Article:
anomaly (relative to 1979–2001) forecast by DePreSys starting from June
2005. The CI (red shading) is diagnosed from the standard deviation of
the DePreSys ensemble, assuming a t distribution centered on
the ensemble mean (white curve). Also shown are DePreSys and ensemble
mean NoAssim (blue curves) hindcasts starting from June 1985 and June
1995, together with observations from HadCRUT2vOA (black curve).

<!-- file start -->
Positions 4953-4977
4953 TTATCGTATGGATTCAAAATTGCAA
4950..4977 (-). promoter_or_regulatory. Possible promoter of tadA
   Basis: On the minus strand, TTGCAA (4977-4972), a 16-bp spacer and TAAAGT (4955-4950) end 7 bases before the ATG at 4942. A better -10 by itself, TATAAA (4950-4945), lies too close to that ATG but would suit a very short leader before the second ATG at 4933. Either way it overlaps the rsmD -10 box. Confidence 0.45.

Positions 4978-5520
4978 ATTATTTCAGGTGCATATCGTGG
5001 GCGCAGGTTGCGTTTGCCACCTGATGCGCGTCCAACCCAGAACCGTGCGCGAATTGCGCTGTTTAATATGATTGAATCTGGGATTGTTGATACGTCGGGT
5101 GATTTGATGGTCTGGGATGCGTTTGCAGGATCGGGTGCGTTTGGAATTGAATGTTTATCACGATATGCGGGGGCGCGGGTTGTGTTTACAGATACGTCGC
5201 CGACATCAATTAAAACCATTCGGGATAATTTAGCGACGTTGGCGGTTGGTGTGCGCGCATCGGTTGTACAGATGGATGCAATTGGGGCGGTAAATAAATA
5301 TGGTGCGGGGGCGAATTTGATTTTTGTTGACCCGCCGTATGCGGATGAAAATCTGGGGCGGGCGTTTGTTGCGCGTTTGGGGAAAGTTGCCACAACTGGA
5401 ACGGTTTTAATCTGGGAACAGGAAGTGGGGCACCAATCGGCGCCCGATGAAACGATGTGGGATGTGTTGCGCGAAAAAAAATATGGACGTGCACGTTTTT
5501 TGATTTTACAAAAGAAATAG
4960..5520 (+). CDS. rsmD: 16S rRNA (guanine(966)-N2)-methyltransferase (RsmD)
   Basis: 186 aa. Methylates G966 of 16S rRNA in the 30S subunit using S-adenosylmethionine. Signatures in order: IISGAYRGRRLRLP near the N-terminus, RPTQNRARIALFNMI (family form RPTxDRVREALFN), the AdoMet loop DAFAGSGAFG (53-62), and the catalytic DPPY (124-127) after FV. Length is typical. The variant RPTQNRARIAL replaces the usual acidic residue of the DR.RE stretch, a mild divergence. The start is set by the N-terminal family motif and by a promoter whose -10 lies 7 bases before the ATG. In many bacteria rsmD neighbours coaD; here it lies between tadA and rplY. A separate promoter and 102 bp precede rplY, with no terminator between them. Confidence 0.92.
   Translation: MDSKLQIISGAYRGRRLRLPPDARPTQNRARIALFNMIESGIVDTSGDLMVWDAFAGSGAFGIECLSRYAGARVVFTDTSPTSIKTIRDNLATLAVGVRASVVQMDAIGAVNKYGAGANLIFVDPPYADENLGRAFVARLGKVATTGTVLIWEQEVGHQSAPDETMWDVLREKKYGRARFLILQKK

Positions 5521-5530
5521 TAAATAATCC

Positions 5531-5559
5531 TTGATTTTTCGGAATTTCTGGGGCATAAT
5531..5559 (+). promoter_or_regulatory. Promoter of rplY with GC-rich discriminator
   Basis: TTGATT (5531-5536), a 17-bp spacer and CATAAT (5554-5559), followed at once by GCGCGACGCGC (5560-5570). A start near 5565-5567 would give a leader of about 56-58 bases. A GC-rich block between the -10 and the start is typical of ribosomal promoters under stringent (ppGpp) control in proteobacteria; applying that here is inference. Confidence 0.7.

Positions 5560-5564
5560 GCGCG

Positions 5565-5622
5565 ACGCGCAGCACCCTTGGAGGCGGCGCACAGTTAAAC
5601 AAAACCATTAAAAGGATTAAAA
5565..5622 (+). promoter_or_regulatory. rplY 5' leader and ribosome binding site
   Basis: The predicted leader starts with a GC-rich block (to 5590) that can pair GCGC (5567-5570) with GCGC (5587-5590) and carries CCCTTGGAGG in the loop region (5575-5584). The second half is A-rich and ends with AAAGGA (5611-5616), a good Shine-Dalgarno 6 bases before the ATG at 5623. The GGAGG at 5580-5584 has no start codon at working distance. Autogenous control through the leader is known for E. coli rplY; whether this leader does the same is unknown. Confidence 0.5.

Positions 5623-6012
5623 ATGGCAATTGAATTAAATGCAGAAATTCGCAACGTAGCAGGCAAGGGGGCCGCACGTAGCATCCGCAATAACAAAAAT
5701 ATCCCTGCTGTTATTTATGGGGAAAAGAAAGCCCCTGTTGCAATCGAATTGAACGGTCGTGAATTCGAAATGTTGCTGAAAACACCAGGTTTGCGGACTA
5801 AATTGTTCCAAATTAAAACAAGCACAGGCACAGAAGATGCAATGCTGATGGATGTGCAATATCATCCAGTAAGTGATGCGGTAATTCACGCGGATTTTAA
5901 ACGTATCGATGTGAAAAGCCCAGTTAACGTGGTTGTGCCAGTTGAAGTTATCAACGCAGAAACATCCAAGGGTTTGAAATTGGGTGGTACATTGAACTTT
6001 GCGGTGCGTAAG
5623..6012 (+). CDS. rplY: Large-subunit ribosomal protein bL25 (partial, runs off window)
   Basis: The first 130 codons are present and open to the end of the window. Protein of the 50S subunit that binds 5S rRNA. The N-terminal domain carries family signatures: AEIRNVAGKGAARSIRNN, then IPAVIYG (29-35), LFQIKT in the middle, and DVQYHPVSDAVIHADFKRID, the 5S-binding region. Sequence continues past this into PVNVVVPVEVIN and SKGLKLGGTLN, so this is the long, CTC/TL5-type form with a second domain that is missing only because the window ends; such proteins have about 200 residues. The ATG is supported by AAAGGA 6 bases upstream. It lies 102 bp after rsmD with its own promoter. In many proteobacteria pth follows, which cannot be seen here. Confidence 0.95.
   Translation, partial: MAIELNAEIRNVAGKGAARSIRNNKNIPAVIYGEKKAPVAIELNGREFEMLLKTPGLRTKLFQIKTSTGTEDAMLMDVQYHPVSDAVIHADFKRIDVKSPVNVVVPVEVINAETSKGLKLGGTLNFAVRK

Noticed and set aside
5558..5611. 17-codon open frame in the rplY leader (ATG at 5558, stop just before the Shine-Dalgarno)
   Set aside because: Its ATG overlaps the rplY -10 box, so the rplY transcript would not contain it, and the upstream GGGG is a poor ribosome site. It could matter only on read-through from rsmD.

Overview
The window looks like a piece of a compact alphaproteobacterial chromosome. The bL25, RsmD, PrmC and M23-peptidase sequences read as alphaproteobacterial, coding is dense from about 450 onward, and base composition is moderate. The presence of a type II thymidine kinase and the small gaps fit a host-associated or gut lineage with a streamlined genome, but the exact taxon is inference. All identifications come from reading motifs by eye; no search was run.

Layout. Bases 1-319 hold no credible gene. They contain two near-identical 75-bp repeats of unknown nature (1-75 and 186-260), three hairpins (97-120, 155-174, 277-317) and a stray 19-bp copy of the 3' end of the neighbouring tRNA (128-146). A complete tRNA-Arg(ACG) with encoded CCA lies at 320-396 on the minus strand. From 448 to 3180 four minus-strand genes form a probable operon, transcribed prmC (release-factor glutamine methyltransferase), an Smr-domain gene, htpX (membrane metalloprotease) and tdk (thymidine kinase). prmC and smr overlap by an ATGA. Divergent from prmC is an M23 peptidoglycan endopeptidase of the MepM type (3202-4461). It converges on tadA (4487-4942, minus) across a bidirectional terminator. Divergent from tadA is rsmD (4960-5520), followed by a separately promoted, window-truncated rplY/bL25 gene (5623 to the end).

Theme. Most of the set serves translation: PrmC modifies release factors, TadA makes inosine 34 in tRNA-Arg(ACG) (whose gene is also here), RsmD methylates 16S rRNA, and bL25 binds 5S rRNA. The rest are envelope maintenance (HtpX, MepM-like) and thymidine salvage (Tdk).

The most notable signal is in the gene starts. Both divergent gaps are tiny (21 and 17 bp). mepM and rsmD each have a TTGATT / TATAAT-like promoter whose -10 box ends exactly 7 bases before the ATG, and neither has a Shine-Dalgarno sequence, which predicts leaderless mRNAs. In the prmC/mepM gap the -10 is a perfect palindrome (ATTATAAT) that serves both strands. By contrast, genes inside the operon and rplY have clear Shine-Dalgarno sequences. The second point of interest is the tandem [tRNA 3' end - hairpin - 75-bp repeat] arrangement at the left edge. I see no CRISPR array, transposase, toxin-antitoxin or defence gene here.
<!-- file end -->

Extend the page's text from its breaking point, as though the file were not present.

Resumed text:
Rolling annual mean values are plotted seasonally from March, June,
September, and December. The mean bias as a function of lead time was
computed from those DePreSys hindcasts that were unaffected by Mount
Pinatubo (SOM text) and removed from the DePreSys forecast (but not the
hindcasts).